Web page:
Presidents from at least two colleges have pledged to make their campuses safe havens for illegal immigrant students.
“We steadfastly support all members of our community regardless of their immigration status,” John Kroger, president of Reed College in Portland, Oregon, said last week in an announcement that his college will be a sanctuary campus.
Students and professors at other schools around the nation, from Yale University and Harvard University to Drake University in Des Moines, Iowa, have pushed for their college to become a “sanctuary” for illegal immigrant students.
“My mom brought me to the United States at a very young age,” an illegal immigrant student at Drake told KCCI 8 News. “We really didn’t have the resources to apply for any sort of visa to be able to come to the United States legally.”
While the “sanctuary college” definition may differ from college to college, policy demands include items such as not assisting Immigration and Customs Enforcement in investigations on the immigration status of students and helping all students financially, including those in the country illegally.
“Across the country, many are calling for their universities to become sanctuary campuses,” Michael Roth, president of Wesleyan University in Connecticut, wrote on Nov. 20, declaring Wesleyan a sanctuary campus. “The model is the ‘sanctuary city,’ like Austin, New York City, Chicago, and dozens of other municipalities, which have declared their intention not to cooperate with federal officials seeking to deport residents simply because they lack appropriate immigration documentation.”
Around the nation, there are around 300 jurisdictions at the state, county, and city level that do not cooperate with government immigration enforcement policies, according to the Center for Immigration Studies.
Over 100 colleges had walkouts last week in protest of illegal immigrant deportation policies for students, the New York Post reported.
“A handful of students on some campuses are demanding some sort of campus-wide policy that shields illegal aliens from law enforcement, but mostly it’s just a protest that is unlikely to go anywhere,” Jon Feere, a legal policy analyst at the Center for Immigration Studies, told The Daily Signal. Feere added:
We’ll have to see how this unfolds, but these campuses in many ways are already involved in a relationship with the federal government when it comes to immigration and students, particularly in the case of foreign students. There’s an information sharing process that does take place. I think it will be very difficult for these campuses to shield individuals who are in violation of the law from federal authorities should the government choose to deport somebody.
“I think it will be very difficult for these campuses to shield individuals who are in violation of the law.” —@JonFeere
Feere says these protests and sanctuary campuses are more of a “publicity stunt.”
“I suspect that if we were to get to a point where law enforcement needed to deport an individual on the campus, whether it’s a student or an employee, that the campuses would largely comply,” Feere said.
“For example, even the president of Reed College in his letter acknowledges that he will cooperate with federal law enforcement when there is a direct court order present,” Feere added.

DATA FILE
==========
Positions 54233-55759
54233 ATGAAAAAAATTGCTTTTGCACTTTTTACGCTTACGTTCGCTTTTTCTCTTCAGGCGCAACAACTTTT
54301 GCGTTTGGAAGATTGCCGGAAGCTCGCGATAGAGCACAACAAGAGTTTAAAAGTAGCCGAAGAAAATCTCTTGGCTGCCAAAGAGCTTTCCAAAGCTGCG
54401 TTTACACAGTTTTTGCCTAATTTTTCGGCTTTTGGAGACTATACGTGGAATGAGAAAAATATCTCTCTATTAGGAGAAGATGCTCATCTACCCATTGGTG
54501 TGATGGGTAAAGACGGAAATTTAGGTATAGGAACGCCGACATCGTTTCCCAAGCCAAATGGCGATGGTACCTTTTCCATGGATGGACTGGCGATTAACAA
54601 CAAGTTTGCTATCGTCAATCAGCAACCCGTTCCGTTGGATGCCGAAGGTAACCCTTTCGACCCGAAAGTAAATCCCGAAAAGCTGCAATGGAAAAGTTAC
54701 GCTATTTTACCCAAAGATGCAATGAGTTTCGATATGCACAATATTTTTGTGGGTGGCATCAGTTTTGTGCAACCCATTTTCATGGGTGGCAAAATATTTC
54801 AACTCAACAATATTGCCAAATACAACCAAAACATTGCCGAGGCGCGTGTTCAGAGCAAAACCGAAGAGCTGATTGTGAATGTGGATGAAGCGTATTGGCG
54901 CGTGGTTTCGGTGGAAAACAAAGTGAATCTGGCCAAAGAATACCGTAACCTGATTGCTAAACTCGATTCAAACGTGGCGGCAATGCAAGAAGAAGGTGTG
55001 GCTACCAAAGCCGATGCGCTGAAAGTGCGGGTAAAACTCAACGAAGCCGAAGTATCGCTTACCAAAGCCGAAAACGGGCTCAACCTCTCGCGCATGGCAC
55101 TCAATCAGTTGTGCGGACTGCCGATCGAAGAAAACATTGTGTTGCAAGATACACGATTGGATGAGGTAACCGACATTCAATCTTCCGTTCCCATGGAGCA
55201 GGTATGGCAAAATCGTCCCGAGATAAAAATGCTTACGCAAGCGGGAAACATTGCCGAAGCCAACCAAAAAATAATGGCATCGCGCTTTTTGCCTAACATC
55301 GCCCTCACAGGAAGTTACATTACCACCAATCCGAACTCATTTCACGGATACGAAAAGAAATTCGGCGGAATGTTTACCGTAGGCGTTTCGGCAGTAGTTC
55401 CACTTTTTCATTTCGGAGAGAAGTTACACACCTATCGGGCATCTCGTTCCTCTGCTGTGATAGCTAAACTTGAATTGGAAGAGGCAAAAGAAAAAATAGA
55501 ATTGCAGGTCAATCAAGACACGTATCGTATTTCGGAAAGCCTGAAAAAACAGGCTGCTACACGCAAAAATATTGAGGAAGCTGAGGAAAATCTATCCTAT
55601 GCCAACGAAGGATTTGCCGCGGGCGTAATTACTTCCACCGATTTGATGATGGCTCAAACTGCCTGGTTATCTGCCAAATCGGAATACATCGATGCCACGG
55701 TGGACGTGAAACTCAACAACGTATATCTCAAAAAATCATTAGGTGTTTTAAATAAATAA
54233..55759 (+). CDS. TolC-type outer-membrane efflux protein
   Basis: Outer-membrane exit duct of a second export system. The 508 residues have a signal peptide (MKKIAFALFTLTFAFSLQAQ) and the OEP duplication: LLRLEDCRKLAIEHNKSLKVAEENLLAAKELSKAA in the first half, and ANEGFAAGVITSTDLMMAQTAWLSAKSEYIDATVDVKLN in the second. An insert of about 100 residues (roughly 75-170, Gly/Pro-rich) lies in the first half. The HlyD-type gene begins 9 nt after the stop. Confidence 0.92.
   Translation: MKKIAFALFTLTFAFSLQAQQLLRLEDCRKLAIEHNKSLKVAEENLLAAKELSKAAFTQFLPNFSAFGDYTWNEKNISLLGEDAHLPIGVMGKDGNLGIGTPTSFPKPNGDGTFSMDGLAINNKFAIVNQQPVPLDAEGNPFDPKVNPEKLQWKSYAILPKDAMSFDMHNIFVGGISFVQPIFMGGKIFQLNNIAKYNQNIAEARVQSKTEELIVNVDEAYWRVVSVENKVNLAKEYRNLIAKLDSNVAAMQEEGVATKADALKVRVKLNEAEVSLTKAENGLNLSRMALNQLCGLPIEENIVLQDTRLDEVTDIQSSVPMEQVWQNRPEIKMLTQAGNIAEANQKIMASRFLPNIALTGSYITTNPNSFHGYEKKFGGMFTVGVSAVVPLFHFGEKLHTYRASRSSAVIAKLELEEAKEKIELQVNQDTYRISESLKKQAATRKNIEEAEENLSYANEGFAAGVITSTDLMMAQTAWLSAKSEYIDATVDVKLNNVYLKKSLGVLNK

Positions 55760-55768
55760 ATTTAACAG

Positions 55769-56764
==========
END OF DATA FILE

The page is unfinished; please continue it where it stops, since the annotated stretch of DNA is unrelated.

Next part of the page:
The campus protests have targeted President-elect Donald Trump’s immigration policies. Trump said he would end the Deferred Action for Childhood Arrivals (DACA) program, authorized by President Barack Obama in 2012.
“Undocumented students are currently protected from deportation by an executive order signed by President Obama, which also allows them to work and obtain driver’s licenses,” Fortune reported.
“More than 90 college and university presidents have signed a statement calling for the continuation and expansion of the Deferred Action for Childhood Arrivals program,” according to Inside Higher Ed. The program is available for illegal immigrants that arrived in the United States before they turned 16 years old.
In the Reed College president’s declaration that the school would be a sanctuary campus, he said the college will “provide institutional financial aid to make up for the federal aid that these students are unable to apply for, such as Pell Grants.”
Students at private as well as public schools, including University of Texas-Austin and University of Wisconsin-Madison, have participated in demanding sanctuary status for their campus, according to Fusion.
“If those are public colleges that are providing in-state tuition to illegal aliens without providing the same benefits to out-of-state citizen students, not only are they violating federal immigration law, but they are penalizing Americans for being citizens and following the law,” Hans von Spakovsky, a senior legal fellow at The Heritage Foundation, told The Daily Signal. “The schools are rewarding those whose first act in coming to America is to break our laws.”
Some colleges have charged students fees to fund a scholarship program for illegal immigrants, created a tuition loan assistance program for students in the country illegally, and offered in-state tuition to illegal immigrants.
“These public colleges—as well as private college engaging in the same ‘sanctuary’ behavior—are showing a fundamental contempt for the rule of law, which is the heart of our democracy and what has long distinguished us from the dangerous and lawless places that exist around the world,” von Spakovsky said.